Payday: Elon Musk’s 84 billion reasons to smile

Tesla shareholders have approved chief executive Elon Musk’s $US56 billion ($A84 billion) pay package, the electric vehicle-maker says, in a big thumbs-up to his leadership.

Onstage at the shareholders' meeting, Musk described himself as pathologically optimistic. (file photo)

Onstage at the shareholders' meeting, Musk described himself as pathologically optimistic. (file photo)

Shareholders also approved a proposal to move the company’s legal home to Texas from Delaware, Tesla said at its annual shareholder meeting in Austin, Texas.

They also approved other proposals including the re-election of two board members: Musk’s brother Kimbal Musk and James Murdoch, son of media mogul Rupert Murdoch.

Shareholders did increase the level of investor control by passing proposals in favour of shortening board terms to one year and lowering voting requirements for proposals to a simple majority.

Onstage at the meeting, Musk described himself as pathologically optimistic.

“If I wasn’t optimistic this wouldn’t exist, this factory wouldn’t exist,” Musk said to applause.

“But I do deliver in the end. That’s the important thing.”

Musk had tipped off that the proposals were garnering huge support and thanked shareholders.

A chart on his social media platform X, formerly Twitter, showed the resolutions were set to pass by wide margins.

The approval also underscores the support that Musk enjoys from Tesla’s retail investor base, many of whom are vocal fans of the mercurial billionaire.

The proposal passed despite opposition from some large institutional investors and proxy firms.

The Tesla chief could still face a long legal fight to convince a Delaware judge who invalidated the package in January, describing it as “unfathomable”.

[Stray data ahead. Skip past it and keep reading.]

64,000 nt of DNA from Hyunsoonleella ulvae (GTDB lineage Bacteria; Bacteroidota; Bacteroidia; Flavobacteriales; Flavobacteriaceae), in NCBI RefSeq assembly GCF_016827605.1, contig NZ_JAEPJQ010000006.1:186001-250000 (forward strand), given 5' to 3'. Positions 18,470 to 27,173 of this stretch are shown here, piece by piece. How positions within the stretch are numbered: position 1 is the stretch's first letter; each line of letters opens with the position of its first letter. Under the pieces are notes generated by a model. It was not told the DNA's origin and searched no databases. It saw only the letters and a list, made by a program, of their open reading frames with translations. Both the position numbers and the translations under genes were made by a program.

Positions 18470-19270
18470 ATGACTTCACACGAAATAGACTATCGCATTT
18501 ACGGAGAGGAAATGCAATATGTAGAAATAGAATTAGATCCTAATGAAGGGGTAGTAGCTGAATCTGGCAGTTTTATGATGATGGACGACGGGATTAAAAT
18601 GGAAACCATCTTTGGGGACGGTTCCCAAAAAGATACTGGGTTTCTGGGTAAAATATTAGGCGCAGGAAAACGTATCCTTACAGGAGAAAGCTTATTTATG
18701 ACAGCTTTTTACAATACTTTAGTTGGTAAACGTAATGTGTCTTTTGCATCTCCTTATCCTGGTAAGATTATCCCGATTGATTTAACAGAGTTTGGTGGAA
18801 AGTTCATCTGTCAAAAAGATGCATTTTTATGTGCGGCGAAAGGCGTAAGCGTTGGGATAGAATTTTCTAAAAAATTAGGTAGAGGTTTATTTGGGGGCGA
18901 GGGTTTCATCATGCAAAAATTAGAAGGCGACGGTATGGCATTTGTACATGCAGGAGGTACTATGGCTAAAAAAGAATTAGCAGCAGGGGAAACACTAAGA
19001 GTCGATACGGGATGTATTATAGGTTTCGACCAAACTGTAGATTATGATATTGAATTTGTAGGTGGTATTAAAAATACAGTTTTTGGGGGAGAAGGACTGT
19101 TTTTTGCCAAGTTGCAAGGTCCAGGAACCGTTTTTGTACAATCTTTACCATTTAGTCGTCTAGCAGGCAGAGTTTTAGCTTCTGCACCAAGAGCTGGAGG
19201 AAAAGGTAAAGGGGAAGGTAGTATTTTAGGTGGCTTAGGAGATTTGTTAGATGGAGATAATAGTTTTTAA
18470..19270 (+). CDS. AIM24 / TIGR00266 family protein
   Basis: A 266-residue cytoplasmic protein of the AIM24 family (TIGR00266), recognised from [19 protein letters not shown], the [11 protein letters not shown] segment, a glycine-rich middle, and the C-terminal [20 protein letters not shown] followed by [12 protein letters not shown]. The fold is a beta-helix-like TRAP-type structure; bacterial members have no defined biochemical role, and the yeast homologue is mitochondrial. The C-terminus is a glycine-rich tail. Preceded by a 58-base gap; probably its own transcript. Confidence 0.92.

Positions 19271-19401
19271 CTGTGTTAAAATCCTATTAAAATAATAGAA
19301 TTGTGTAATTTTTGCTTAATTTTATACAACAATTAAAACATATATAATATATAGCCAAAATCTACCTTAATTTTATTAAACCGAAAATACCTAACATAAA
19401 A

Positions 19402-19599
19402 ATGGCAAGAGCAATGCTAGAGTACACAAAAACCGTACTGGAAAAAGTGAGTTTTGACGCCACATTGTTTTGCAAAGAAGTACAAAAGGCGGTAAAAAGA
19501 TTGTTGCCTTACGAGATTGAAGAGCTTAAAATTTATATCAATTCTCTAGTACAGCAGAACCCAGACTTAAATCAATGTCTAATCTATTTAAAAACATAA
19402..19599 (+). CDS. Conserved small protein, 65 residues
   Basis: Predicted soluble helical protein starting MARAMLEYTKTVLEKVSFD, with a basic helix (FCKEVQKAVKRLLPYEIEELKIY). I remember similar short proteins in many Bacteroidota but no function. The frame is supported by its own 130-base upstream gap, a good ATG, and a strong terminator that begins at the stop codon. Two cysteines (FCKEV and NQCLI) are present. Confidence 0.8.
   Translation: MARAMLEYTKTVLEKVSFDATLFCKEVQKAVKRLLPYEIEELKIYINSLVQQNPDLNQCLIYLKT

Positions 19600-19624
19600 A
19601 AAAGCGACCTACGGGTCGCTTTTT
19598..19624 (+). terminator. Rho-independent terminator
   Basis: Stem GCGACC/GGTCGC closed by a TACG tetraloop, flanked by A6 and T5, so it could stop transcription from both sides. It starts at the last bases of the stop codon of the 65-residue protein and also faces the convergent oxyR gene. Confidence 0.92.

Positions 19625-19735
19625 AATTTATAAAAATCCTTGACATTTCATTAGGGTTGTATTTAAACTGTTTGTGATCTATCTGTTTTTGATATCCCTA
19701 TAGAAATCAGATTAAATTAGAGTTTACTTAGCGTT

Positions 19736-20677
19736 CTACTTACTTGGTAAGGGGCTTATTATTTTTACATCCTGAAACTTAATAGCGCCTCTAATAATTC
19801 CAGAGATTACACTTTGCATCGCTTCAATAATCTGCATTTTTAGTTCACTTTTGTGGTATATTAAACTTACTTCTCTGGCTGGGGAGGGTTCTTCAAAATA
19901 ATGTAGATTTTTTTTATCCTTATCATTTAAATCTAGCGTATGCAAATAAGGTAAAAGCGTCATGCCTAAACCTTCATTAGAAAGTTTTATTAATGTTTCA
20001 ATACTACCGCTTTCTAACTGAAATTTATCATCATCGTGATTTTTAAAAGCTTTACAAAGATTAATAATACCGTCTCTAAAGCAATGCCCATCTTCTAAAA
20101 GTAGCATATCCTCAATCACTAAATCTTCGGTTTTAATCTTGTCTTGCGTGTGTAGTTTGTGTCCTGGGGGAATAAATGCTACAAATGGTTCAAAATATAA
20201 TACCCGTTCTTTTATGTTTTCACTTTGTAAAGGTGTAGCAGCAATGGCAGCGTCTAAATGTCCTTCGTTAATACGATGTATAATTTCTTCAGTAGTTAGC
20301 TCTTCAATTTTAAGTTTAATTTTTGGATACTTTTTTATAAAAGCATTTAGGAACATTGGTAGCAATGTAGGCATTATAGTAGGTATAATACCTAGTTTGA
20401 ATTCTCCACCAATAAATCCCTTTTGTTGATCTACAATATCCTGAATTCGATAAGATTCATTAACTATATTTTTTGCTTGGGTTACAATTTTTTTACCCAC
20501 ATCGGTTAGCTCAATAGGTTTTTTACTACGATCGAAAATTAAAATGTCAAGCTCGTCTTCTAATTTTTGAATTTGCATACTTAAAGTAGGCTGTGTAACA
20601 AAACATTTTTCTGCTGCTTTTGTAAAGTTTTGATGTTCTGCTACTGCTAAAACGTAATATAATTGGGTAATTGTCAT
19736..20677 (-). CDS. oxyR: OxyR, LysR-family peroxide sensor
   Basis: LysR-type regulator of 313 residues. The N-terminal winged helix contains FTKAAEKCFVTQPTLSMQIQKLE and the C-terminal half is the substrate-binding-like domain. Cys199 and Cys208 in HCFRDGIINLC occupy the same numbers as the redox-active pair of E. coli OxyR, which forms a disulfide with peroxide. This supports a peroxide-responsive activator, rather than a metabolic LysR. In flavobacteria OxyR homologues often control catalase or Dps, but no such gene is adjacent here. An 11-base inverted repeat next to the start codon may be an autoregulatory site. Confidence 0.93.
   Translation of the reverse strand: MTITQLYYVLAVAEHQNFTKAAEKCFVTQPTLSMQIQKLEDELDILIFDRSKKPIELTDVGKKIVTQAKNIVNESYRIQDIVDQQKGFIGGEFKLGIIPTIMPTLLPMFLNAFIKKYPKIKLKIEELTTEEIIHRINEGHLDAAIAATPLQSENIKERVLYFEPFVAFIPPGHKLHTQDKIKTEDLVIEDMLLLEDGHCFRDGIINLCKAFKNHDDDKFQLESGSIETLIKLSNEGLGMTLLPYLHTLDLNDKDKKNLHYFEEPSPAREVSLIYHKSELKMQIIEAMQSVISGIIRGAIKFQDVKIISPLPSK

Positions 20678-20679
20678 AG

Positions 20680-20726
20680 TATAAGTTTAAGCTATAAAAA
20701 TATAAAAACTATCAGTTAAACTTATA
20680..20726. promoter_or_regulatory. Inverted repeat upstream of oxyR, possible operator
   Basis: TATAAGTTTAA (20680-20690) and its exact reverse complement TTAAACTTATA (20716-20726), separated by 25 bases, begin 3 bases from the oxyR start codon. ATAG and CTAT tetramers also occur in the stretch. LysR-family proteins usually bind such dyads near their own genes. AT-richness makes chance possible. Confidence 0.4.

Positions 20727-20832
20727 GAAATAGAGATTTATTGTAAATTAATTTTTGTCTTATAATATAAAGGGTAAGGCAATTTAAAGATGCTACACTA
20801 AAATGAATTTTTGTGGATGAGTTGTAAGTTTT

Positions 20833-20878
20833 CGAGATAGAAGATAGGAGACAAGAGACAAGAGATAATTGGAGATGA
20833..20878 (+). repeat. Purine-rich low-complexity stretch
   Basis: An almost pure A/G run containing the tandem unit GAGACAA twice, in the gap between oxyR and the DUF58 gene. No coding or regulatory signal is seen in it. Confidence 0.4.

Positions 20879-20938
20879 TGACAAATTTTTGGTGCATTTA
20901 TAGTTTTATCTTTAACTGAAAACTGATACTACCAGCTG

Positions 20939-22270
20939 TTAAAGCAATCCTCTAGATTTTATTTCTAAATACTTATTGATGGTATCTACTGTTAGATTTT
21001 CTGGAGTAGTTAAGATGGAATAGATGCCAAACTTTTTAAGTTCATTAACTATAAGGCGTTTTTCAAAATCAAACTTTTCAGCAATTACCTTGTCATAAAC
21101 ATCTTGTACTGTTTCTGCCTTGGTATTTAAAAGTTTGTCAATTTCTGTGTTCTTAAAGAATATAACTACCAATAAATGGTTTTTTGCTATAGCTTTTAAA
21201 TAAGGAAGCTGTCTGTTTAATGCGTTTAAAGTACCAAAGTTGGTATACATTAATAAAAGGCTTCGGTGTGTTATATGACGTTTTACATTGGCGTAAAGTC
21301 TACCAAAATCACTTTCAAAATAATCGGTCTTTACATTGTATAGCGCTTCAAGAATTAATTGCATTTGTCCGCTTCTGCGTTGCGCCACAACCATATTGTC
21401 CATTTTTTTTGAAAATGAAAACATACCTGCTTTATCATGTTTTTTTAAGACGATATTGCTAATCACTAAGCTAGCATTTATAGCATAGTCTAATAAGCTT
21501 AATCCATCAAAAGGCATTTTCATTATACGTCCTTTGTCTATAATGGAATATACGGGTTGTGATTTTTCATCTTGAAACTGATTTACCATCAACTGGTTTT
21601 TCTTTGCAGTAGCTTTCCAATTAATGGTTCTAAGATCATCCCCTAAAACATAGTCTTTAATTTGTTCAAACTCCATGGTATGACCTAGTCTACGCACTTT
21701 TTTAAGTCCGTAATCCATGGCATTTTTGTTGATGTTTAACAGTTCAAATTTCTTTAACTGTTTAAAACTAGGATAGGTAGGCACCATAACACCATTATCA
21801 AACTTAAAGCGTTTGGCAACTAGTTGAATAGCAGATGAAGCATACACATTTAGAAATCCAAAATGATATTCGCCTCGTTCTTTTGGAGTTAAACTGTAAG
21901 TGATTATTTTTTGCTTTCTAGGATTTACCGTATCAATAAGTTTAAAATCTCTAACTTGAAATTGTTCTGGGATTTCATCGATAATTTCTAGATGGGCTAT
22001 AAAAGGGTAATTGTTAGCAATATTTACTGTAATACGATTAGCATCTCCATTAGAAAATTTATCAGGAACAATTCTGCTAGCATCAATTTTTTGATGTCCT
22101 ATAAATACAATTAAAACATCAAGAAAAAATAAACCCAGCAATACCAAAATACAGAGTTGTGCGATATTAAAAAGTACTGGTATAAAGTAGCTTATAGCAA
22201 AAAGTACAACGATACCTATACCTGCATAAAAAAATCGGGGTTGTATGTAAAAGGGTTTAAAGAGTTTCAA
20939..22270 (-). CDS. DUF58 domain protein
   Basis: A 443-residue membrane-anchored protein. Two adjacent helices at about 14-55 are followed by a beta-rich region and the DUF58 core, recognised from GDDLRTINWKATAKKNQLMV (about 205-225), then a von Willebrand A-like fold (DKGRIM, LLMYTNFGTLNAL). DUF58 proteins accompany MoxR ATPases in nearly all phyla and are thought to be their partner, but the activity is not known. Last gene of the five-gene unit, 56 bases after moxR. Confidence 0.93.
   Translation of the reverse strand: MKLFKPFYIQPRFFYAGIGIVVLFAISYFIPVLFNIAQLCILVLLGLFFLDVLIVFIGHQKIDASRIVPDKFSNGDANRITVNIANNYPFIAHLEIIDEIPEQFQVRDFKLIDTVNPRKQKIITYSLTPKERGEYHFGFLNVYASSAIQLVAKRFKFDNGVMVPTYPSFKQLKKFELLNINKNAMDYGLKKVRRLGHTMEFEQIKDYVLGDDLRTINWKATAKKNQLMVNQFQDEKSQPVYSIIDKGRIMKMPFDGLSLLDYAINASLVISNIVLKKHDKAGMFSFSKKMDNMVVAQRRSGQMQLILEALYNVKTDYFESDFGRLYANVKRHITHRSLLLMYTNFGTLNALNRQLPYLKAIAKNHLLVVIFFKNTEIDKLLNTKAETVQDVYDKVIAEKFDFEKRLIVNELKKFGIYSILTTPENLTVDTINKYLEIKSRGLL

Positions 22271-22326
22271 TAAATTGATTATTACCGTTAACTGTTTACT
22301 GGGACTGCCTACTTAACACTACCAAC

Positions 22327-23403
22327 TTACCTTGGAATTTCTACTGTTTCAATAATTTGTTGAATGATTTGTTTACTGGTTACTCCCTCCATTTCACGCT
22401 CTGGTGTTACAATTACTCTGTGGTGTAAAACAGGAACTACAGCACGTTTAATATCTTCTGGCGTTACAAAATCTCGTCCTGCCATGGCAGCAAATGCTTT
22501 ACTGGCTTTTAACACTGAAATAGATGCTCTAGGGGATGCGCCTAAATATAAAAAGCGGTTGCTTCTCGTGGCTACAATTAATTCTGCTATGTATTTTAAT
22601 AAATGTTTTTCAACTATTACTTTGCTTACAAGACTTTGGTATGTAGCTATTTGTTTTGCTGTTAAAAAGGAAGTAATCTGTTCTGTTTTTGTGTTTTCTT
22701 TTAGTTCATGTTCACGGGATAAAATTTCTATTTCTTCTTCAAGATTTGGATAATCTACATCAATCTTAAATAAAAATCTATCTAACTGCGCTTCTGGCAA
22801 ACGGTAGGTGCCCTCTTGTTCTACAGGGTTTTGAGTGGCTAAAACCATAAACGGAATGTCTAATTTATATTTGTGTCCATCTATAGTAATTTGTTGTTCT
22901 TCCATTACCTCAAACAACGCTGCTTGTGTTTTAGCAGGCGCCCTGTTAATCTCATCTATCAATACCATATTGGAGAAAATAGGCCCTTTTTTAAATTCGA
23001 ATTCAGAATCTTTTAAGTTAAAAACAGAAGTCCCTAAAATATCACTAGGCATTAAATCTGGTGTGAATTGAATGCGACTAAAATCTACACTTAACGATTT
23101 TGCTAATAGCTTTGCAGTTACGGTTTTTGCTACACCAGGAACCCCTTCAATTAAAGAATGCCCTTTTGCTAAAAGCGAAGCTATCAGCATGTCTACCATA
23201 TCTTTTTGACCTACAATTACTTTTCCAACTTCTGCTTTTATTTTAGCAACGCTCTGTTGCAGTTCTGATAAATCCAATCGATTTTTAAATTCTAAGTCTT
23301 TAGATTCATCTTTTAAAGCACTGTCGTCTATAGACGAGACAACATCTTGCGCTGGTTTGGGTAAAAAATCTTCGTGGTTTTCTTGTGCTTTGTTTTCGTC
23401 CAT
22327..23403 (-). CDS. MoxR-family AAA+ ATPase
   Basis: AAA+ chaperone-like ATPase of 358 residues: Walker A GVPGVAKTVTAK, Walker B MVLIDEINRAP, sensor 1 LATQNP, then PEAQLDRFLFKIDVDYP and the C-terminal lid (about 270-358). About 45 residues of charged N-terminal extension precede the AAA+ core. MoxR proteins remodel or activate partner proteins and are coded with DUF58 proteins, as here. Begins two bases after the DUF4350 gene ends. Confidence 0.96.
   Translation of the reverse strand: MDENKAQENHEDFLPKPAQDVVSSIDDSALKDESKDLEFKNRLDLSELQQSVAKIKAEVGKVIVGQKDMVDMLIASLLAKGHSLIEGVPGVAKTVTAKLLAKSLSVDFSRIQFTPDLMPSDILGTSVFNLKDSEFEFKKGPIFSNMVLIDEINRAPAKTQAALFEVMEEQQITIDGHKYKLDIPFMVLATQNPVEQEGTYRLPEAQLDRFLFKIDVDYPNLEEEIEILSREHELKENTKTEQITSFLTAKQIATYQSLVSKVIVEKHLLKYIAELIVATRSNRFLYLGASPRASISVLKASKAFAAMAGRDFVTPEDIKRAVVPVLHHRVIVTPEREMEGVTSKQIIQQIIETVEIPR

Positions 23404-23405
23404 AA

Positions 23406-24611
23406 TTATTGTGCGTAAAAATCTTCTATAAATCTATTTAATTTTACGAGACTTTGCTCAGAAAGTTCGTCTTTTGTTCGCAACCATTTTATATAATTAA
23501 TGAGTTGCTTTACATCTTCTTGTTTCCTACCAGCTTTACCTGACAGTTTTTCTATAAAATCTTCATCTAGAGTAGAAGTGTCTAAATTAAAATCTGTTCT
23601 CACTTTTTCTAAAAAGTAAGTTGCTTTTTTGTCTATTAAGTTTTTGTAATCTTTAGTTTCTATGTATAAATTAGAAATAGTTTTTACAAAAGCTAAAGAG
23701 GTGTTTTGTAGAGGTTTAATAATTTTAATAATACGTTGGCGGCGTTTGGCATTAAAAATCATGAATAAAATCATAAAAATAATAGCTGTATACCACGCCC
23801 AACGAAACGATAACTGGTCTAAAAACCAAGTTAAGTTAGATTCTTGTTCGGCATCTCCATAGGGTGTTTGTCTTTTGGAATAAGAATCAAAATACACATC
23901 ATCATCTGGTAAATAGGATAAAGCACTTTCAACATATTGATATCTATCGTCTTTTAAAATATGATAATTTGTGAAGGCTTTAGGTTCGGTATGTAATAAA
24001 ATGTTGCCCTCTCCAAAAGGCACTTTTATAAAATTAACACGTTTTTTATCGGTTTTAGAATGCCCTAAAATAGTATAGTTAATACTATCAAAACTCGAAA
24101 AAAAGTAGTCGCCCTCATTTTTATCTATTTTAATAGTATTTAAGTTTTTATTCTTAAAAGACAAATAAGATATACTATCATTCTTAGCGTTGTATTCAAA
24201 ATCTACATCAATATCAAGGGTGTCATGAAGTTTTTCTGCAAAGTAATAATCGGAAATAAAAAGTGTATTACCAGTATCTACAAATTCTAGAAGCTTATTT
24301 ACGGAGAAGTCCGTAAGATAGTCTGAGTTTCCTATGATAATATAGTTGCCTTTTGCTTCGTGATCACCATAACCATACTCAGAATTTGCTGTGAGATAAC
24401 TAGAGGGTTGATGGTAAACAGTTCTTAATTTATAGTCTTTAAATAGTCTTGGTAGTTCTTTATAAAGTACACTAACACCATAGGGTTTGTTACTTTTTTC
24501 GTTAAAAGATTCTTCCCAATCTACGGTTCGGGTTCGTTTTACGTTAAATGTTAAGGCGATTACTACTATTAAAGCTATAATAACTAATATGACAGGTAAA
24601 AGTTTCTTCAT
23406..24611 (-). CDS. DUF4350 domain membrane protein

He may also face fresh lawsuits on the package, which would be the largest in US corporate history.

Shareholder approval for the compensation serves as both an endorsement of Musk’s tenure and an acknowledgment that investors do not want to risk the company’s future.

In January, Musk threatened to build AI and robotics products outside of Tesla if he failed to gain enough voting control, which essentially required the 2018 pay package to be approved.

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He shifted the company’s focus to robotaxis, shelving cheaper mass-market electric cars, to the concern of some investors who feared the autonomous technology will be hard to perfect.

Tesla’s share price has dropped about 60 per cent from its 2021 peak as EV sales have slowed and Musk’s attention has wavered between Tesla and other companies he runs. The stock closed up 2.9 per cent on Thursday local time.

“This vindicates Musk and allays some investor concerns around his waning interest in Tesla,” said Sandeep Rao, senior researcher at Leverage Shares, which owns Tesla’s stock.

The board had said Musk deserves the package because he hit all the ambitious targets on market value, revenue and profitability.

Large investors including the California Public Employees’ Retirement System had called the pay package “excessive”.

“Elon Musk and Chair Denholm have made this about CEO loyalty and presented the votes as a decision about whether the company can keep Musk. That is a lot of pressure,” Ivan Frishberg, chief sustainability officer at Amalgamated Bank, told Reuters.

The bank voted against the pay proposal, citing concerns about lack of independence and corporate governance at Tesla.

Tesla had been drumming up support for Musk’s pay package, especially from retail investors, who make up an unusually high percentage of its ownership base but who often do not vote.

Company executives have posted messages on X, saying Musk is critical to Tesla’s success.

Tesla has run social media ads, and Musk has promised a personal tour of Tesla’s factory in Texas to some shareholders who cast votes.

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